Any asset manager, hedge fund or investment advisor managing a fixed income portfolio knows that they have to get performance right from day one. Accuracy is an imperative in performance calculations. Even the smallest error can distort results—maybe by one or two basis points at first, but over time these tiny discrepancies can grow in magnitude and can present a false picture of performance to clients.
The biggest consequence of performance errors is a loss in confidence in your capability to be a trusted advisor. Restating performance can pose an ominous sign for investors, indicating the possibility of firm-wide negligence or slack standards for basic operating procedures. Among institutional investors, these errors are a no-go—a quick way for them to remove a firm from their preferred provider list or toss out their response to an RFP.
Preventing the most common performance calculation errors can help increase accuracy and confidence in the numbers you show to clients. Here are four of the most common causes of errors we see when we’re working with portfolio managers:
Even as technology has continued to advance, many managers still rely on manual processes or inputs for calculating performance. The addition of more automated procedures and the reduction of manual entry can help minimize the occurrence of human error and improve the quality of the performance reported to investors.
These errors are not intentional or due to negligence. The vast majority of investment firms are staffed with well-qualified and highly intelligent people, especially among the CFAs and other certified professionals who are often responsible for a firm’s performance calculations.
But as smart and skilled as these professionals are, they are human too. A CFA charter holder can be as prone as anyone to “fat finger” errors when entering data, among other possible fallibilities.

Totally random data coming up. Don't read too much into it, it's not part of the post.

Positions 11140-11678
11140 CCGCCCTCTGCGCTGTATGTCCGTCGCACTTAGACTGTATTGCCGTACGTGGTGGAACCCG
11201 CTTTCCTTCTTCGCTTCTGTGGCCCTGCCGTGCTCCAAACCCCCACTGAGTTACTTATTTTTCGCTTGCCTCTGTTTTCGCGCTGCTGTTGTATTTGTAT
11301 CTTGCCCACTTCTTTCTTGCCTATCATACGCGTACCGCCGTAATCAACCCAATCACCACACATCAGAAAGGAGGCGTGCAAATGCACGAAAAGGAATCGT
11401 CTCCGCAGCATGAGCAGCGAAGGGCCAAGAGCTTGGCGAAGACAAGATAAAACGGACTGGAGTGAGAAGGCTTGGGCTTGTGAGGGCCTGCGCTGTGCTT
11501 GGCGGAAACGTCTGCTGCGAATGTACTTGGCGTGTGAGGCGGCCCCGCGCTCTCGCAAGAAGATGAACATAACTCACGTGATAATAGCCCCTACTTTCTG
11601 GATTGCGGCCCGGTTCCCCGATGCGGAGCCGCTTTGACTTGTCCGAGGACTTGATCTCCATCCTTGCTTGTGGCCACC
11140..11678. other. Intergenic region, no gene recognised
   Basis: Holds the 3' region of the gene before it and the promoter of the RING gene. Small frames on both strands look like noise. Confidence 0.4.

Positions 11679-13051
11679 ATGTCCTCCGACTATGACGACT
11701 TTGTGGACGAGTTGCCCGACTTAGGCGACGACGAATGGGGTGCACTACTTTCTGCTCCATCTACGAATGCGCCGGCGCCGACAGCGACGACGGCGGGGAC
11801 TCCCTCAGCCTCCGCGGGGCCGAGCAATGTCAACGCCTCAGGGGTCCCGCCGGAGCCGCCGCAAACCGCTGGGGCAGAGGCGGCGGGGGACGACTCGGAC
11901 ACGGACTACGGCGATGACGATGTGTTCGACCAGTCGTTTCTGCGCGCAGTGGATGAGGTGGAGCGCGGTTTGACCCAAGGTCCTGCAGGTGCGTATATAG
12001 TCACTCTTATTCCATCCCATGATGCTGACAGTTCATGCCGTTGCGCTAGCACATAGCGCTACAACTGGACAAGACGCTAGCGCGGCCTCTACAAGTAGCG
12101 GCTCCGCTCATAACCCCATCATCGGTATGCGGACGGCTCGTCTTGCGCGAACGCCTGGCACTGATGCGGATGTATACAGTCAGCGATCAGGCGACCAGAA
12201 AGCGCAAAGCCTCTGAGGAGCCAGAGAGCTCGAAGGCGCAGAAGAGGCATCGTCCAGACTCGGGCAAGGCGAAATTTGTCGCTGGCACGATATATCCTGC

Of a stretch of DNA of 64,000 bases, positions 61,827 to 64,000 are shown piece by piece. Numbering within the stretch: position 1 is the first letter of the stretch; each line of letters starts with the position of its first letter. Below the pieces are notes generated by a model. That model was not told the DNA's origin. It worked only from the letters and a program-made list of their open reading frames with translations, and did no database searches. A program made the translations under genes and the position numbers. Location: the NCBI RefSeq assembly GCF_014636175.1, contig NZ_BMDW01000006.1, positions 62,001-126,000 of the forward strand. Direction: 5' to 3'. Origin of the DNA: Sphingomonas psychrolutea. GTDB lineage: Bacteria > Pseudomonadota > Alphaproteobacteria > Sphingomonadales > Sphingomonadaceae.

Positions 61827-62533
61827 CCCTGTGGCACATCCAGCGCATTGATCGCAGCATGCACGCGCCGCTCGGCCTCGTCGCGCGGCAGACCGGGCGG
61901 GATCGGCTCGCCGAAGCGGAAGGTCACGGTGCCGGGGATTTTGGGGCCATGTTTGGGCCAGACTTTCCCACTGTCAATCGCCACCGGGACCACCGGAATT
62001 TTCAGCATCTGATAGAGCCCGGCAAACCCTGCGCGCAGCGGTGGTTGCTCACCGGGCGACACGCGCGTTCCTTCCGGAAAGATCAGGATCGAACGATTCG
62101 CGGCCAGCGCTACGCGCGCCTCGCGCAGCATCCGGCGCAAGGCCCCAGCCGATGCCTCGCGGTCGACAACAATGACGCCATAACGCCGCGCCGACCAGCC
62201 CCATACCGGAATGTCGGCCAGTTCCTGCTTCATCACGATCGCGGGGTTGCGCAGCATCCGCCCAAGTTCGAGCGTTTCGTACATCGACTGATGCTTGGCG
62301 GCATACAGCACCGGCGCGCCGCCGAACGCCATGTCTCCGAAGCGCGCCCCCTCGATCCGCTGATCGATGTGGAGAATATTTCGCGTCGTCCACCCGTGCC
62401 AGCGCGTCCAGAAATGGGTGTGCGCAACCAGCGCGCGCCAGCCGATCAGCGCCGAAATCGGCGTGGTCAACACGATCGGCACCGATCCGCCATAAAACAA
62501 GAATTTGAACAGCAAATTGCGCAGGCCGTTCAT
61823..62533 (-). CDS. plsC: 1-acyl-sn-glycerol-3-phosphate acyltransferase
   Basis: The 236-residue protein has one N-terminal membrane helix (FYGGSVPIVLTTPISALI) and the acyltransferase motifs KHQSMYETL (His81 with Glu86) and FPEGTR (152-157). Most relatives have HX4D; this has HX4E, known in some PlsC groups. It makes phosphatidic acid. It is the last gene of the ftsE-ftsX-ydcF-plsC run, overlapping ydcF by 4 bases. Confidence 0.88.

David Spaulding, CEO of The Spaulding Group, has seen these types of errors all too often. “One manager had calculated all negative numbers as positive, because the formula was scripted to use absolute numbers.” An honest mistake, but a critical one nevertheless.
“The garbage-in-garbage-out rule still applies,” Spaulding noted.
One common source of errors occurs when a manager uses a scripted procedure or spreadsheet to calculate performance, but some part of the process remains manual. For instance, gathering benchmark index returns can often be a copy-and-paste step from an online database. It’s entirely possible that these numbers are sorted differently when used in a performance comparison, or one day of returns is mistakenly excluded from the dataset.
Whatever the case, the potential for human error exists when a manual step is part of the process. Investment managers and advisors should look to automate as much of their performance calculation procedure as possible. Reducing the number of human-dependent inputs in a process can help improve the accuracy of the end result.
On the other side, it’s possible for a manager to place too much faith in the scripted procedures used to calculate performance. This faith can be misplaced if the advisor doesn’t apply proper scrutiny to the results these scripts provide.